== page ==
Earlier in January, Golden Boy made a deal for their fighter, Saul Alvarez, to face Haymon client Julio Cesar Chavez Jr. in a high profile pay-per-view bout on May 6. Days later, and just one week before U.S. District Judge John F. Walter was set to rule on Haymon’s plea to dismiss the case, Golden Boy issued a press release to announce a multi-year, cross-platform TV deal with ESPN, a cable network also airing Haymon’s Premier Boxing Champions cards, to televise contests featuring their fighters. Both business deals served to drive home the fact that Haymon’s “monopoly” wasn’t much of a monopoly at all.
In a dismissive 24-page decision Judge Walters highlighted Golden Boy’s history of working with Haymon-contracted fighters:
“Since January 1, 2015, at least three fights have taken place involving Haymon managed boxers and boxers promoted by Golden Boy; including (1) the Siverne-Wilder fight on January 17, 2015; (2) the Alvarez-Khan fight on May 7, 2016; and (3) the Castellanos-Escandon fight in March 2016.4 The Alvarez-Khan fight was Golden Boy’s most lucrative fight of 2016….The Court recently became aware from newspaper articles that another fight between a Haymon-advised boxer and a Golden Boy-promoted boxer was announced – Canelo Alvarez v. Julio Cesar Chavez Jr., scheduled for May 6, 2017. This fight is being touted, and will undoubtedly will be promoted [sic], as the “biggest all-Mexican fight in boxing history.”
The judge also made mention of Golden Boy’s ESPN deal to reject the notion of Haymon working to create a monopoly on TV air time, also noting that Haymon’s exclusivity deals with certain networks had been waved as part of his settlement with Top Rank the previous year.
Walters pointed out that, although Golden Boy claimed that Haymon engaged in unfair exclusionary business practices by forcing fighters to work with hand-picked “sham” promoters, the plaintiff promotional company had never even petitioned Haymon to promote any of his fighters’ cards. As Bloody Elbow.com’s analytics and business writer Paul Gift wrote in his analysis of the dismissal: “It’s hard to claim Haymon won’t let his fighters work with you when you haven’t even submitted any proposals to work together.”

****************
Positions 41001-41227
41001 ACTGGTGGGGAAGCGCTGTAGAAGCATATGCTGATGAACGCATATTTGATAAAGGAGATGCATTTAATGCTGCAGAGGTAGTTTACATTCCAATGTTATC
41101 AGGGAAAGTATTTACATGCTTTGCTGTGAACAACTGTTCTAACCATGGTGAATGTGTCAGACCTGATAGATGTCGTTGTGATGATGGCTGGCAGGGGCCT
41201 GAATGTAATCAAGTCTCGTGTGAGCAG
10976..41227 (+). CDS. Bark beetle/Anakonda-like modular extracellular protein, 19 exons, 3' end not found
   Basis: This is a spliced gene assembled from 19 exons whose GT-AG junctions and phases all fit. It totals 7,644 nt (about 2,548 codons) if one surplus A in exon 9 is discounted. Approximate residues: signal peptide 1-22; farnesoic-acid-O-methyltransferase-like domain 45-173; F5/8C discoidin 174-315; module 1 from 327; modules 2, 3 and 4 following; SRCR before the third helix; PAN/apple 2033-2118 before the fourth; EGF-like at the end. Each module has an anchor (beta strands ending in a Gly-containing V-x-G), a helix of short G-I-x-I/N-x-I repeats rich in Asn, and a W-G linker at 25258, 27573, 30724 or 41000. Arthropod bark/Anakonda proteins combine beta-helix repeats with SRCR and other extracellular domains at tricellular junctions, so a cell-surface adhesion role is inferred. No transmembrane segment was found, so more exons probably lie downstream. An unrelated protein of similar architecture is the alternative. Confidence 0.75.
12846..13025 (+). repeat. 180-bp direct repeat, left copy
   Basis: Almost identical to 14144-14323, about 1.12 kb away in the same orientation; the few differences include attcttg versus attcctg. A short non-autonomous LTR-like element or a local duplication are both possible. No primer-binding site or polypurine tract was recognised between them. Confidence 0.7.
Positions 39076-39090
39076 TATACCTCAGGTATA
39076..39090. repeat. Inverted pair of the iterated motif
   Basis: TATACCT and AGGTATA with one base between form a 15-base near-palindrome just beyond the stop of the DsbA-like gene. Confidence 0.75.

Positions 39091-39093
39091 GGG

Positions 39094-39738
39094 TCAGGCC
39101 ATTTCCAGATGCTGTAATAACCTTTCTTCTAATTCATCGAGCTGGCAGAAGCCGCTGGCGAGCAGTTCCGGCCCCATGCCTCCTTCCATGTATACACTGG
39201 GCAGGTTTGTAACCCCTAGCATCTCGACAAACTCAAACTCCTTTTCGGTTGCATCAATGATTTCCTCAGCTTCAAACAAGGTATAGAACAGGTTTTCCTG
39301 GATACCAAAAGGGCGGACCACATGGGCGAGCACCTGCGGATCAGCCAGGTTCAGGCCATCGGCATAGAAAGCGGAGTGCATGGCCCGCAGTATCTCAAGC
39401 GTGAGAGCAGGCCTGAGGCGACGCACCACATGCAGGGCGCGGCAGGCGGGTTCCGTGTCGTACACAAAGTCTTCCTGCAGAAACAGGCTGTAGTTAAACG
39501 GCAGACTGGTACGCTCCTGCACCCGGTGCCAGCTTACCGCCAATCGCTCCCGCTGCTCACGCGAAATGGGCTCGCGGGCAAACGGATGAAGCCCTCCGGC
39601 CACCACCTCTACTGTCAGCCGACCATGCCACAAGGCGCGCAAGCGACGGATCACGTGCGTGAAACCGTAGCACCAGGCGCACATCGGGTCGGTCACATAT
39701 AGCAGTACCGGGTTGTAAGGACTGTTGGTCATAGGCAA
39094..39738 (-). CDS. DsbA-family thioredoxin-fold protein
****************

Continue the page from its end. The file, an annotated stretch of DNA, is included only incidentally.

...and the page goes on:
All in all, the Golden Boy lawsuit was appallingly pointless and poorly-prepared. And, by carrying on with the folly of legal action for as long as they did, Golden Boy opened themselves to public revelations a promotional company shouldn’t want on public record (such as internal emails between a boxing writer and a Golden Boy publicist that used racist language to describe Haymon or the fact that over 90% of the fighters on their roster are money losers).
In short, this failed lawsuit tells the tale of a company with deeply flawed high-level management. And, at the top of that deeply-flawed high-level management is Oscar De La Hoya, a great fighter and earnest ambassador for his sport, but someone who lacks either the discipline or business acumen to stay alive in the deep waters of the business without the aid of someone able to pull most of the weight. Golden Boy’s most profitable years featured former CEO Richard Schaefer making the deals and the Golden Boy of 2017 is, without much exaggeration at all, almost entirely dependent on Saul Alvarez and his drawing power to keep them in the black. De La Hoya’s addiction issues could be seen as a major driving factor behind his company’s lack of sound judgment in many areas.
Bob Arum, who once referred to De La Hoya as a “dummy, ” doubted the future success of a Golden Boy Promotions with Oscar at the helm, saying this to the South Florida Sun-Sentinel in 2011 about his former client: “Oscar is one of the stupidest guys I’ve ever met…Forget just ‘not smart.’ He’s not just even average.”
“Stupid” is a rough word and one that probably doesn’t accurately represent Oscar De La Hoya and the management of his business. “Fatally flawed” may be a more accurate term when describing the ex-fighter’s fitness in running a major company at this point in his life.
Regardless of the description one chooses to use, it’s quite clear that whatever Golden Boy touches right now may be doomed to failure until the Golden Boy can get a real grip on his life.